Rainy Days, Worries, Manifesting, and Farming

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The rain has been gently coming down for days.  It will continue today.  My cold crop seeds, parsnips, potatoes, garlic, onions, radishes, mustard, stir fry greens, spinach, Swiss chard, snow, snap, and Alaskan peas, pak choi, carrots, beets, lettuce, herbs, all these things stay in their blanket of fresh soil and the water will rejuvenate them into life.  The rain dampens my heart just a bit.  A sliver of warm sun would do me good but perhaps this rain will wash away my worries.

Oh, we all have worries.   I take them as a waver in faith.  I know all is well and that we are where we are supposed to be but sometimes the mind can get oversaturated with thoughts.  Perhaps I should stand in the rain until they are gone.

Did I move too far away?  We end up driving back to our old town nearly every day.  Over 160 miles for two round trips to watch our beloved baby.  Back there again for Celtic Festival meetings and bank trips. I only know the friendly faces that I miss seeing regularly at the coffee shop and around town.

Will the landlords grow tired of the animals and the farm and the comings and goings that go with it?  Already a comment was made about the chickens.  Did I make a mistake?

Did I really just practically give away our means of paying bills?  I dreamt I opened another apothecary, this time in the high end Cherry Creek district.  A laugh of course.  Why can’t I be patient and finish jumping off this cliff and see that we will be just fine financially?  That we are living the life we wanted.  That we are always fine.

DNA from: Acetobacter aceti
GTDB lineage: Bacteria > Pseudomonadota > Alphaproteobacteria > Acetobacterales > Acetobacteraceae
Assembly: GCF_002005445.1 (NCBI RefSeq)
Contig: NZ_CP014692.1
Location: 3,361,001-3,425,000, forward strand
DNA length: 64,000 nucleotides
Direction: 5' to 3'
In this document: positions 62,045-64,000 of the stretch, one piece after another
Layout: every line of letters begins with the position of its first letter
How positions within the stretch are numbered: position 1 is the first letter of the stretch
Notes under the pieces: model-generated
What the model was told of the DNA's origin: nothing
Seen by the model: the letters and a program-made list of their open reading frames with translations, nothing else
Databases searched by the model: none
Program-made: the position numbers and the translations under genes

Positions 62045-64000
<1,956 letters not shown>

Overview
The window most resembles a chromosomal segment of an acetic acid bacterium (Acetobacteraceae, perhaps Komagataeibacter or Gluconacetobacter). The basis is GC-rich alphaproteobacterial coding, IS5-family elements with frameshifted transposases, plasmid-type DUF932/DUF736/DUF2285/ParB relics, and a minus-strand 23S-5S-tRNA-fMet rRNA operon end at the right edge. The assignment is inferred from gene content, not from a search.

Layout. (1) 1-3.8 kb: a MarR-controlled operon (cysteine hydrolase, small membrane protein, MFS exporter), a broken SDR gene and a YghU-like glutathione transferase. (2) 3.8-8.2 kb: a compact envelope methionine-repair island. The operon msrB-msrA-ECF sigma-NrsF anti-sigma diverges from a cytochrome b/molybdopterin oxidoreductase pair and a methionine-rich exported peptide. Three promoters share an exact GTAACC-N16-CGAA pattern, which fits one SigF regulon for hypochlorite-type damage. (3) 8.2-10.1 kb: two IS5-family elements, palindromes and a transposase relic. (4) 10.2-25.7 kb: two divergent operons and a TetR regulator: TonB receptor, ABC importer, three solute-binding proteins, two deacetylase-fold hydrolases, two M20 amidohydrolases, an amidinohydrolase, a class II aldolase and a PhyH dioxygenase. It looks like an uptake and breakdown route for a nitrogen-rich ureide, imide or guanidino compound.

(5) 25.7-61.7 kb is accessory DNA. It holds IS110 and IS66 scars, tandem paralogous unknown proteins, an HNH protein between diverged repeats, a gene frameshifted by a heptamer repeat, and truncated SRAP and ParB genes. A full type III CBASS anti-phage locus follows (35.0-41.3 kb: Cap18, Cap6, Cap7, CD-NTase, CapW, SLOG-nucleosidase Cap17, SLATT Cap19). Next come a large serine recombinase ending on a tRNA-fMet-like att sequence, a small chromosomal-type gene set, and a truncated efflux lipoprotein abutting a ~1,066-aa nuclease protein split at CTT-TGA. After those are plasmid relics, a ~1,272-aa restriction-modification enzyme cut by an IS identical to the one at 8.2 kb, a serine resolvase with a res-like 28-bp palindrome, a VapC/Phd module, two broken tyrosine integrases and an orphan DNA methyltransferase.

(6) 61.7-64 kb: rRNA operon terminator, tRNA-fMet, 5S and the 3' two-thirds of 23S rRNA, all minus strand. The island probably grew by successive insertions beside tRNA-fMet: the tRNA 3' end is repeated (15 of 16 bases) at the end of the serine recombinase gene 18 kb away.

Perhaps I am tired from assisting Isabelle’s birth and then watching her baby go to her new home yesterday.  Perhaps the weekend caught up with me.  Perhaps I should go sit in the rain.  It is so cold though.  Coldest winter we have ever endured.

My cousin, Heather, said to me, “You manifested everything else, why don’t you just manifest another wood stove?”  And of course we did and it is being put in tomorrow.  So enough with the worries.  We will have food here on this farm, new friends, our family, and a spectacular view.  Another shot of coffee and plan the week’s course.  There are animals to care for and seeds to plant.  No time to second guess myself now.

This was from the series of paintings I did four years ago of the animals I eventually wanted on my imagined farm.

This was from the series of paintings I did four years ago of the animals I eventually wanted on my imagined farm.

And this is one of our sheep, Sven.  I do love living on a farm.

And this is one of our sheep, Sven. I do love living on a farm.

Leaps of Faith and Pumpkin Patches

Leaps of faith are frightening.  To jump completely uninhibited into the wide expanse of time and fate and faith not knowing if you will fall on your face, live in a cardboard box, or fly high and live your perfect life is…ahem…concerning.  And sometimes it is not so much a leap of faith but that final nudge to get you out of the spot you’re in and into the next phase of your life.  A door slamming, rent going up, obvious signs that force your hand and your jump into that void of uncertainty with only prayer and your glass of wine.

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If you have been reading my posts for long, you see that we had such ordeals this year.  Some uprooting changes, and some things stayed the same.  It took the shop rent to go up for us to finally realize that the past year on a dead main street wasn’t doing us any favors.  It took searching and praying for a new house to rent with less bills to realize that we are really good right where we are.  It took working our tails off from pre-dawn to past dusk to establish new clientele that had never heard of us before to get us back on track.  It took moving the shop to our house to see that business really is a personal and community affair.  And it took rototilling the entire yard to see just how much food we can grow (and that you can find happiness in a pumpkin patch)!